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Build an Animation Generator-5 : Page 5

Creating the Preview Code
The preview mechanism is an example of a path animation. I'll treat it much the same as the example at the very beginning of this article. You need arrays of X and Y values to move the bulb <div> along the path specified in the arrays. The tricky part is turning the data stored in the xValues and yValues string variables into arrays. After drawing a path, the data exists in a comma-delimited list. The tokenizer() function pulls off a piece of data at a time and stores it in an array.

function tokenizer(stringValue,delim) { //converts stringValue to array based on delim begin=0; end=stringValue.indexOf(delim); tokenCount = 0; while(stringValue.indexOf(delim,begin)>0) { this[tokenCount] = parseInt(stringValue.substring(begin,end)); tokenCount += 1; begin=end+1; end=stringValue.indexOf(delim,begin); this.length = tokenCount; } }

I'll create two tokenizer objects in the animate() function to create the coordinate arrays by passing the strings and the delimiter to the tokenizer() function like this:

xPos = new tokenizer(xValues,','); yPos = new tokenizer(yValues,',');

The animate() function is nearly identical to that of the first example. Aside from hiding the directions and savePath elements and creating the coordinate arrays, nothing special is going on:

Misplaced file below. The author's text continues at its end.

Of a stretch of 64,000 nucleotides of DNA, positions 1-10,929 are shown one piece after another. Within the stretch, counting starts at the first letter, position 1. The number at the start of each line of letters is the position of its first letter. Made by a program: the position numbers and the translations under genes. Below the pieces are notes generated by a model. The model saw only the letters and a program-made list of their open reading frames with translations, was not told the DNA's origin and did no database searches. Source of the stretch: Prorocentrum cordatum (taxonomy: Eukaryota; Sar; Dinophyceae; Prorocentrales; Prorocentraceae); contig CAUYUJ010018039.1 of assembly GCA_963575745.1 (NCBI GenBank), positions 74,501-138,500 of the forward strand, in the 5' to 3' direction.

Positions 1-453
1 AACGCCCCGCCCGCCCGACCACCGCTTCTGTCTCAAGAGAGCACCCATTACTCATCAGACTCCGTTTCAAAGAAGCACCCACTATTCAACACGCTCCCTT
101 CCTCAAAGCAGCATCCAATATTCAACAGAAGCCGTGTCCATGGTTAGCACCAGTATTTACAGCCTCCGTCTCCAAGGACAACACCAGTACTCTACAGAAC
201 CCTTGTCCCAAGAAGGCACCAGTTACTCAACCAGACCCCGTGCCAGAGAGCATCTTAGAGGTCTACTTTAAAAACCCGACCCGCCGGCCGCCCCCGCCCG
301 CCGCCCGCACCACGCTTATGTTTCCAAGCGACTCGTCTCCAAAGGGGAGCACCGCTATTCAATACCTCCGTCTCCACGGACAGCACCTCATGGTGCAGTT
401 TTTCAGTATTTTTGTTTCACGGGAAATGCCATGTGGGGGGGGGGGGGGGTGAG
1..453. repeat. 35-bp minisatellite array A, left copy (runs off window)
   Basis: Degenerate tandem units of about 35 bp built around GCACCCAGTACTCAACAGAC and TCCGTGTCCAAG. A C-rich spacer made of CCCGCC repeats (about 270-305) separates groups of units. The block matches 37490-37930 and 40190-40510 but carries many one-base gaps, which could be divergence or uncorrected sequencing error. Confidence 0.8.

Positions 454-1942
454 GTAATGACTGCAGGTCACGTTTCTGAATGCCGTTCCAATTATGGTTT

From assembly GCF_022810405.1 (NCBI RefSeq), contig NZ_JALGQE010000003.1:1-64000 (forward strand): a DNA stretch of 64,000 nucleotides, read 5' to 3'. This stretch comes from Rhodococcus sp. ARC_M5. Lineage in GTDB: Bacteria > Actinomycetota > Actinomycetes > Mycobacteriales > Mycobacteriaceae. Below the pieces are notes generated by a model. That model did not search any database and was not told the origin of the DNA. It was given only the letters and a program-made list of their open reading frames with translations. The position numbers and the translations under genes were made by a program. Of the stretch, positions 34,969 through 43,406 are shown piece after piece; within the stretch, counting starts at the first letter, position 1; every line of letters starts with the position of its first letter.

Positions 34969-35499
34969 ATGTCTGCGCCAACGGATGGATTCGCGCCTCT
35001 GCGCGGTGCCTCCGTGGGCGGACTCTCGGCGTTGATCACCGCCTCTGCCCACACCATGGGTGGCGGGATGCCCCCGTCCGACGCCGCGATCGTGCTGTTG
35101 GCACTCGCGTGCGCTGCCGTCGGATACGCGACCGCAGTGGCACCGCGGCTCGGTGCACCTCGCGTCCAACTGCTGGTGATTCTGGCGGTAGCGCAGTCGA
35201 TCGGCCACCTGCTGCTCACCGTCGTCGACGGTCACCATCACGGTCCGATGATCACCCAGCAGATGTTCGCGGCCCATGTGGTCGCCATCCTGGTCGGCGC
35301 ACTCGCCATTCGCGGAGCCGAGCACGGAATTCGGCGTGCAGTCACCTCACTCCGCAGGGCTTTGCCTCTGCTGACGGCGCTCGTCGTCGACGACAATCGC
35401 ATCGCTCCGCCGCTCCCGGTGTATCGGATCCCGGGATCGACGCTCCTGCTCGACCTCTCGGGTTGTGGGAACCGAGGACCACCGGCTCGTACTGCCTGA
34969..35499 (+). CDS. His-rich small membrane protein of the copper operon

function animate() { eval(pre + 'savePath' + post).visibility = 'hidden'; eval(pre + 'directions' + post).visibility = 'hidden'; xPos = new tokenizer(xValues,','); yPos = new tokenizer(yValues,','); if(!xPos.length) return; if(currentX>xPos.length-1) { currentX = 0; currentY=0; return; } eval(pre + 'bulb' + post).left = parseInt(xPos[currentX]); eval(pre + 'bulb' + post).top = parseInt(yPos[currentY]); currentX++; currentY++; setTimeout('animate()',10); }

The final step lies in attaching the mouseMove event in the <body> element so that IE4+ will recognize the event:

<body onMouseMove="IEgenPath()">

This exercise shows off many of the capabilities of DHTML. On the one hand, it's clear that path animations aren't very difficult to incorporate into your pages using technology you already know. On the other hand, it's also clear that DHTML can be used to build viable client-side applications that solve real world problems. Next month, I'll address more complex animations that use some interesting mathematical formulas.

Tom Duffy , DevX's JavaScript Pro, is an Associate Professor at Norwalk Community College, Norwalk, CT where he teaches Web Development and Java. Tom is also the Manager of the NCC Ventures Lab, the College's in-house Web design studio.
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